Parents reveal the best Christmas presents for children: from building blocks to creative clay

We ask UAE mums which toys hold enduring appeal for their young ones

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'Tis the season to celebrate, yes, but also perhaps to be a bit more mindful about the things we buy and gift. A significant yet confounding chunk of Christmas shopping lists are made up of presents for children – whether your own or others'.

So we ask mothers of the Real Mums UAE Facebook group which toys their youngsters can’t get enough of. Here are some to consider ...


Magna-Tiles are a favourite for children who enjoy building. Courtesy Amazon 
Magna-Tiles are a favourite for children who enjoy building. Courtesy Amazon 

The 3D magnetic building sets are a clear favourite among children – and their parents, who appreciate the hours of screen-free fun afforded by these colourful tiles that can be made into varied shapes.

"They are definitely the best across age groups. We bought them for my daughter when she was 2 and she still plays with them at 9 along with her brother, who is 3," says Jacqueline Curran. "They are great fun and virtually indestructible."


Another magnetic building toy, these blocks are smaller than Magna-Tiles, so while they can fit little fingers more easily, they also require greater co-ordination. As Valerie Bach puts it, "I bought my daughter Magformers when she was 3. She's 10 now and still plays with them. They are a toy I will keep for my grandchildren. They've kept my kids entertained for hours, they don't take up a lot of space, and they are really easy to clean up."

Ikea kitchen set

Ikea's Duktig play kitchen. Courtesy Ikea 
Ikea's Duktig play kitchen. Courtesy Ikea 

The Duktig set in birch and plywood is a realistic miniature of a kitchen that lights up and comes with various cooking paraphernalia and food items. Elisabeth Van de Pol-Rubner says she got the play kitchen for her daughter's first birthday and "almost two years later, it's still a big hit. It's great to keep adding items to as well."

Mini playground

Abu Dhabi mum Geraldine Mailen Jamora resorted to buying a mini slide, swing and ball pit during the pandemic, when her children were unable to visit the park. It's a decision she doesn’t regret even when her son and daughter remain blissfully unaware about their parents’ presence. “At least they get to enjoy our little playground at home.”

At-home playground fun

At-home playground fun


Don’t underestimate the appeal of simple coloured clay, says Lene Pieters, a mixed media artist from Dubai. “It’s fabulous for taking along when travelling and provides hours of fun. It’s also great for fine motor control and stimulating children’s 3D spatial awareness and creativity.”

Dolls and action figures

Tanisha Gupta's twin girls with their Blume dolls, which they mix and match with other action figures for role-play-style games. Courtesy Tanisha Gupta 
Tanisha Gupta's twin girls with their Blume dolls, which they mix and match with other action figures for role-play-style games. Courtesy Tanisha Gupta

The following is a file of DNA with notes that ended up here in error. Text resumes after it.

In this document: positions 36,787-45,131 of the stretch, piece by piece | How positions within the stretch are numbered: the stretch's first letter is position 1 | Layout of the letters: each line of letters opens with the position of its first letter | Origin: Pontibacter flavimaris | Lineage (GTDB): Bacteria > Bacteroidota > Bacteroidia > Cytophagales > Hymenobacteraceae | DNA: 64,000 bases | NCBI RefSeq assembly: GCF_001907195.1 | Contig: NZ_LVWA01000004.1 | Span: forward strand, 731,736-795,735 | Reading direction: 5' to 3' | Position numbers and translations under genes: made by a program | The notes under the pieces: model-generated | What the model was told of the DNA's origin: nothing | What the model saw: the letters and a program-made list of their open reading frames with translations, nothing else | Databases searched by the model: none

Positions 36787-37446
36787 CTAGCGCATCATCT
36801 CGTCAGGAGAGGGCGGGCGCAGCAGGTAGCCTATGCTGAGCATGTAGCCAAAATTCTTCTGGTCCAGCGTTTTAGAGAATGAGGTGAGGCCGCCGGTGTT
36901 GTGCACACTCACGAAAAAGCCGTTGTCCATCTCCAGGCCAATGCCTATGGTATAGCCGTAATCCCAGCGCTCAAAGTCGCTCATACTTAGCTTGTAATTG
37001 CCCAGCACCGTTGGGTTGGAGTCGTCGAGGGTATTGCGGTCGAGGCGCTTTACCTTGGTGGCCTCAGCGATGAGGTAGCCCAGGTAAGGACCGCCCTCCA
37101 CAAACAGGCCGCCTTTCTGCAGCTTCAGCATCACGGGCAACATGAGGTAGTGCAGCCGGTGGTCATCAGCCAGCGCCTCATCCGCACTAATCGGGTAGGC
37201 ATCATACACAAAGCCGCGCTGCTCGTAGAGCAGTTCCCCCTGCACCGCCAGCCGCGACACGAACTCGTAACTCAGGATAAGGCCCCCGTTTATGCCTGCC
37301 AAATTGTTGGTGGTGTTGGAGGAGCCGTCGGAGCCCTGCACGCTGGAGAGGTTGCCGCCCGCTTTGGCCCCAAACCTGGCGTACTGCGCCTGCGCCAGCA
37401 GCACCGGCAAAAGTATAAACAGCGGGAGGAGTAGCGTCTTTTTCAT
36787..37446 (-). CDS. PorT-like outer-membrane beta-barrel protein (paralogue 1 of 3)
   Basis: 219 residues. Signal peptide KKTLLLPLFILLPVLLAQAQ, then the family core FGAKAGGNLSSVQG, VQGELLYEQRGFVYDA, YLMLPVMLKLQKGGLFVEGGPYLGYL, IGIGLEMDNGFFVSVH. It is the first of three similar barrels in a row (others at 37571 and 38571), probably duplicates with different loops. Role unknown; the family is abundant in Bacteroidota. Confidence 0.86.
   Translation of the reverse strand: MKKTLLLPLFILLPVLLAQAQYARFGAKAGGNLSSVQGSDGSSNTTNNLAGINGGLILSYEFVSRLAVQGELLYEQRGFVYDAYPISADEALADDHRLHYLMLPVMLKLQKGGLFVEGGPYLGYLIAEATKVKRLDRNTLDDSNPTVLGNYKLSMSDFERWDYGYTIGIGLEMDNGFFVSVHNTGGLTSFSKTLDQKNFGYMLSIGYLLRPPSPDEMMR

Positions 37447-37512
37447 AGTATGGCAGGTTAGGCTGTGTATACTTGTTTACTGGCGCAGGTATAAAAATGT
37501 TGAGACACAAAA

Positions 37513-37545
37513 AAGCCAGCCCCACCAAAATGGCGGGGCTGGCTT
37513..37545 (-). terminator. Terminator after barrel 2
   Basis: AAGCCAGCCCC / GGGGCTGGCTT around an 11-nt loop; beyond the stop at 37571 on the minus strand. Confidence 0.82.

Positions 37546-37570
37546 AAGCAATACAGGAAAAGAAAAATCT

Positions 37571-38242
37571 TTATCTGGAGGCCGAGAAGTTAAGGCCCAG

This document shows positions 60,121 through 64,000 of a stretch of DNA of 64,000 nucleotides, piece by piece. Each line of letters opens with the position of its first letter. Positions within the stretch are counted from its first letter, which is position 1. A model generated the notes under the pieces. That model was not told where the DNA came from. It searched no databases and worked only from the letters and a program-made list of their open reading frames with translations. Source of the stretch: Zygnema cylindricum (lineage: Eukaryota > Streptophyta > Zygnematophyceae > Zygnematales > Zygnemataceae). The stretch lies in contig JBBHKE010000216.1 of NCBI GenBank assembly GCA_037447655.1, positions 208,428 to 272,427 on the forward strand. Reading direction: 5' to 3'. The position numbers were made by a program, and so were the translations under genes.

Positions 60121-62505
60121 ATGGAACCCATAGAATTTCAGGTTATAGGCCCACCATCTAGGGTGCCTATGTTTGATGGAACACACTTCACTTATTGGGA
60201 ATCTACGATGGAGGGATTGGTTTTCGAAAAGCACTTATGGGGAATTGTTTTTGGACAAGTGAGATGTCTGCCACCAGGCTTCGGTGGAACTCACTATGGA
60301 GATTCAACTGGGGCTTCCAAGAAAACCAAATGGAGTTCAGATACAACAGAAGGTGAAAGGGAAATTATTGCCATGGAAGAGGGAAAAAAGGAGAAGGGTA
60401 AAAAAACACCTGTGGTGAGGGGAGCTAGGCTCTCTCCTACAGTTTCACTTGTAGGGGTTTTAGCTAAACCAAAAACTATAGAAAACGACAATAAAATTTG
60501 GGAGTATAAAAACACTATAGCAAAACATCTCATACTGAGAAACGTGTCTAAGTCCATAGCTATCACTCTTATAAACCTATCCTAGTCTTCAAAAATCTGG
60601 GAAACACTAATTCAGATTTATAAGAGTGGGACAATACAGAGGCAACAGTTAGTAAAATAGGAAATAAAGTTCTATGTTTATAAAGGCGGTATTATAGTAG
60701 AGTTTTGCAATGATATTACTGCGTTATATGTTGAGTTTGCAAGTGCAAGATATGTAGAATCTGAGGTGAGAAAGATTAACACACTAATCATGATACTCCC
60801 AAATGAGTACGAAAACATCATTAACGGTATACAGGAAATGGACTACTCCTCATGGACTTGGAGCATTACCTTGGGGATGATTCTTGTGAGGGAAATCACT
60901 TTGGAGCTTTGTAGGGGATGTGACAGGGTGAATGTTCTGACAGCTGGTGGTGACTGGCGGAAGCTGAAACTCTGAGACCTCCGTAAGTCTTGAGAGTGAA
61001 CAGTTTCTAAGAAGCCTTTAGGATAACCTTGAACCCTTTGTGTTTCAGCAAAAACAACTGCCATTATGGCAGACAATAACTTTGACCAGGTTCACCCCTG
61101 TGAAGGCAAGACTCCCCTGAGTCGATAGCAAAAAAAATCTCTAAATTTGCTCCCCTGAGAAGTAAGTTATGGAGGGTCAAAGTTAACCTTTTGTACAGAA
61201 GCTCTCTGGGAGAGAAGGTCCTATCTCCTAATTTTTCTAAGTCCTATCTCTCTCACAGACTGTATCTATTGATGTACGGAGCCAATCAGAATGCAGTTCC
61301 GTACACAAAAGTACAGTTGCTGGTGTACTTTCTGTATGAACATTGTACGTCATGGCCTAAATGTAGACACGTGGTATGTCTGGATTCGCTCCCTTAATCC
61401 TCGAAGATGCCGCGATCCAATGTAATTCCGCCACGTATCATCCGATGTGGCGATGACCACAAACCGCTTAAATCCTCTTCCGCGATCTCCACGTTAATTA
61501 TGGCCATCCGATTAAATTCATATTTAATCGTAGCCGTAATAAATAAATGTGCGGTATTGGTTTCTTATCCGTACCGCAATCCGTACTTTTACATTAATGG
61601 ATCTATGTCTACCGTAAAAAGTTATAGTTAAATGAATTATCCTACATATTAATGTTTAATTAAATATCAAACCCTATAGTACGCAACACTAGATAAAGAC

When it comes to role-playing games, dolls and action figures are a no-brainer, say several members of the Real Mums UAE group. "My three-year-old twins love mixing it up with their Disney Princess Barbies, Blume dolls and Avengers action figures – Captain America, Hulk and Iron Man to be precise – in equal measure," says Tanisha Gupta.

Lol Dolls are another option, where half the fun lies in their unboxing, as these come with a surprise element. Lavita D'Souza says her 10-year-old daughter, Liel, and her friends use Lol Dolls for plays they write themselves. Blume Dolls, too, are fascinating for young minds, says Alison Rego, mum of seven-year-old Kristen; because as the name suggests they bloom and can be created into flower pots and so on upon adding drops of water.

Doll's houses

Pieters is a fan, and advises parents not to discount the value of a simple doll's house. "The plain wooden houses are more fun, as children can imagine all the decorations or even put up temporary versions from cut-outs from interiors magazines. They can cut up old clothes for curtains and other furniture. The variables are endless," she says.

Pooja Ramchandani Mehbubani has got her four-year-old Kiara wooden dolls with magnetic dresses and accessories to change their outfits. "My daughter loves dressing them up and can play for hours," she says.

Duplo and Lego

An oldie but goodie, a traditional building block set is a favourite with children of all ages. Duplo bricks are twice the length, height, and width of Lego pieces, hence are easier to handle and safer for younger children. Both of Evans Den Dekker's sons, one who is 3 years and the other 7 months, adore them, with the older, she says, “able to play with his Duplo for a long time each single day”.

Fellow Dubai mum Alessandra Castiglione agrees: "Lego is the one thing that passed the test of time for my kids. They are 9 and 8 years old and they still play with it daily, even still using the Duplo sets that I bought for them when they were 18 months." Given that they are from the same company, the two sets are compatible.